During this holiday season, we all too often get wrapped up in the excitement and end of the year sprint to finish our fiscal year with some impressive increases. But what about those who got you to where you are? Your clients, your employees, your vendors, your postal worker, delivery person and anyone else who helped to make your organization successful and as efficient as possible…do you thank them?
Many people send holiday greeting cards or small gifts of thanks, depending on the size and type of business you have. A small thank you can go a long way to making a big difference for your future development. What a gift!
Don’t judge a business card by its cover? Ah, yes, I’m afraid so. Business cards, the silent piece of advertisement is scrutinized more than you think. It’s not just the design element potential clients are intrigued or impressed by. They want to learn the meat and potatoes, or the nuts and bolts about what your business has to offer.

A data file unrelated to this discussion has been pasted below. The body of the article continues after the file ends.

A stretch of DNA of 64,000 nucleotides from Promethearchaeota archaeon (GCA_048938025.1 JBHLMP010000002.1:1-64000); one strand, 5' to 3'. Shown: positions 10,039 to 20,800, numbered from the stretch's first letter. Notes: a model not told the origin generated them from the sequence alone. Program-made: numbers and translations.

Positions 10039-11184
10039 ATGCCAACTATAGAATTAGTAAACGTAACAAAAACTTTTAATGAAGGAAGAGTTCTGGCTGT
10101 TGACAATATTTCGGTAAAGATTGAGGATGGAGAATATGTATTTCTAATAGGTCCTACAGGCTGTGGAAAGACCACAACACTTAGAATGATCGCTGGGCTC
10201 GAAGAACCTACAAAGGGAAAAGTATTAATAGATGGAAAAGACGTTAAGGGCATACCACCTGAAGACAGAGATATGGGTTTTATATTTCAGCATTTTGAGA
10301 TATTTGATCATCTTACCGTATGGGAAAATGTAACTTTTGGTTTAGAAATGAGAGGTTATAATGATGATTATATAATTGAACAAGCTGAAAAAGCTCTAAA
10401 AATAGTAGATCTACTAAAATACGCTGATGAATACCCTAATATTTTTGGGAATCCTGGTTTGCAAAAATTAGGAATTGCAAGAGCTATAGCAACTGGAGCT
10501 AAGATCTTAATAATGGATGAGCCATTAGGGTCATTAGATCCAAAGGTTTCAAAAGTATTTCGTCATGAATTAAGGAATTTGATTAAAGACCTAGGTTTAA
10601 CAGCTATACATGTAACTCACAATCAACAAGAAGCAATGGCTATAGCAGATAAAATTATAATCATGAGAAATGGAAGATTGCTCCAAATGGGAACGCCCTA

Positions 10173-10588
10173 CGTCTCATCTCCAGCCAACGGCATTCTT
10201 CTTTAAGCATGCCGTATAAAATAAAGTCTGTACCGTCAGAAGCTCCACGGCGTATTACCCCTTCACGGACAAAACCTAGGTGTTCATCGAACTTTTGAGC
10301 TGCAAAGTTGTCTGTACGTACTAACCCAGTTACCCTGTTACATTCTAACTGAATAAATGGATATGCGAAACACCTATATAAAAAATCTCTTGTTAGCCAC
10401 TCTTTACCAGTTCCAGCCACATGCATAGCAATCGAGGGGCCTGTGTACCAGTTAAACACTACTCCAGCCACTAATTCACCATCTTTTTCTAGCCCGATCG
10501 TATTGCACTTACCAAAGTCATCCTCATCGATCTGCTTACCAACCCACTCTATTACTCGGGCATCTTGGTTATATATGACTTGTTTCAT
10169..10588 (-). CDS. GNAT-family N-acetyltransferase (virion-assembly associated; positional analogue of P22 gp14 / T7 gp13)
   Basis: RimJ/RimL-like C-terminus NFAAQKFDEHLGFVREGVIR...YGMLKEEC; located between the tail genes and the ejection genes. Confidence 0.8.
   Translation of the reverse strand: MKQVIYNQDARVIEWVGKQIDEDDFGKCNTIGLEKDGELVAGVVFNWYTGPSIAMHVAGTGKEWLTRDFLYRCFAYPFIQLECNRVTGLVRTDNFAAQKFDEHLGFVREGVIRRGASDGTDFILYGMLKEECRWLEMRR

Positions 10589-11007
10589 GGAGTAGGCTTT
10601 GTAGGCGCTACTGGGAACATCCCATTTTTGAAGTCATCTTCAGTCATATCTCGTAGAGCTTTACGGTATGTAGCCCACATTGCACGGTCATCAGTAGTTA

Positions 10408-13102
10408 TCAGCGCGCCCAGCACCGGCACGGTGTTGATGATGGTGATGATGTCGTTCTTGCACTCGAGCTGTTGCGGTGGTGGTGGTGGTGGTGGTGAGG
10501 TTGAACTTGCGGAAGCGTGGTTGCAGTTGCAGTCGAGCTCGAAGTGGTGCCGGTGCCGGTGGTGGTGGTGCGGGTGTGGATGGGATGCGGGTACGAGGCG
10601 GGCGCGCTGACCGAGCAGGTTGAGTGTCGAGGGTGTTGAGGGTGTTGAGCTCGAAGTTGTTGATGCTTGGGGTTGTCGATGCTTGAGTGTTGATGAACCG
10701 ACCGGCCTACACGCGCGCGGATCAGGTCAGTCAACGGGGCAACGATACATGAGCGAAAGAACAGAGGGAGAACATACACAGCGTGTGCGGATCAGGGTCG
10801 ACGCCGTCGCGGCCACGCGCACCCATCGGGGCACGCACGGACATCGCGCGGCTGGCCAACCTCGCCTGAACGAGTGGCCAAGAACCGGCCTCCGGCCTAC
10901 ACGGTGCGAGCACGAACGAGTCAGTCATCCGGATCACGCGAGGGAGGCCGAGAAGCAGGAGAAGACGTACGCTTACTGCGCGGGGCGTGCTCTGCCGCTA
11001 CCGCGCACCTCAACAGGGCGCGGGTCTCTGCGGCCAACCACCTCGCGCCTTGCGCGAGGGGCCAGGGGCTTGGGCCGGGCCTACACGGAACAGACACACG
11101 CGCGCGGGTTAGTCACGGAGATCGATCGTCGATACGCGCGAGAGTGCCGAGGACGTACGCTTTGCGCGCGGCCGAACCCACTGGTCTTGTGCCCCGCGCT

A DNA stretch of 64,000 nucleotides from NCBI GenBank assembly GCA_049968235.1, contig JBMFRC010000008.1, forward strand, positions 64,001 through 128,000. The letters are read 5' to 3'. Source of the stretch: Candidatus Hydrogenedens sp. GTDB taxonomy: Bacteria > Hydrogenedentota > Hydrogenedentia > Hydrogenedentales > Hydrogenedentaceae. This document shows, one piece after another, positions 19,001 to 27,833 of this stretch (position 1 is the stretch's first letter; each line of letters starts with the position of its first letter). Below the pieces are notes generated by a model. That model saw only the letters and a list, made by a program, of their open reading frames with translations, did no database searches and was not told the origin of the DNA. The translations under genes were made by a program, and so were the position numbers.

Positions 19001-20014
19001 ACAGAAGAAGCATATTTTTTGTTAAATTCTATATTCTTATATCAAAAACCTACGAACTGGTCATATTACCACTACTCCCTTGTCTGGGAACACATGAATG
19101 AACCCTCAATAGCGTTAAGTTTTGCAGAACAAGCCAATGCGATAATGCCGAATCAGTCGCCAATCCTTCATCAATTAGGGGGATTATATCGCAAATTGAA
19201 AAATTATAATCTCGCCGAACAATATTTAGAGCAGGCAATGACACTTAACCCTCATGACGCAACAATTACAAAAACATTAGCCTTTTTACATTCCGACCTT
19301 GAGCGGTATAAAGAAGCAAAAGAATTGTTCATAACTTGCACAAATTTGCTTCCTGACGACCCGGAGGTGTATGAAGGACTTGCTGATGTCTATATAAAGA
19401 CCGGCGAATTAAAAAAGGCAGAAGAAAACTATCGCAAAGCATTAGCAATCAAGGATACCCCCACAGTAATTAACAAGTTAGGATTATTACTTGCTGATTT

Potential clients want to know,
Who you are
Where you are located
What exactly do you do
How can they contact you
How much will your products or service affect their wallet
How long will it take to reach customer satisfaction
Are you trustworthy and what does the BBB have to report about your business
What type of experience do you have supporting your business
Customers are savvier about their spending habits than they have ever been. Also, consumers have trust issue concerns with how they conduct business and the reputation of who they give their dollars to, especially when they have been burned by a business before. There really is more behind the business card than meets the eye.
Have you ever noticed that some individuals in leadership roles tend to ignore or stifle the voices of subordinates who want to share their ideas with the rest of the team? A good leader will not be nervous, feel threatened or intimidated by such team members. Instead, they will listen to what they have to say and encourage them to contribute ideas, foster their achievements and help to spark innovation within the company.
Good leadership encourages healthy brainstorming, by creating tactical moves, conducting research, implementing testing and constantly exploring to bring those collective ideas to the table and making magic happen.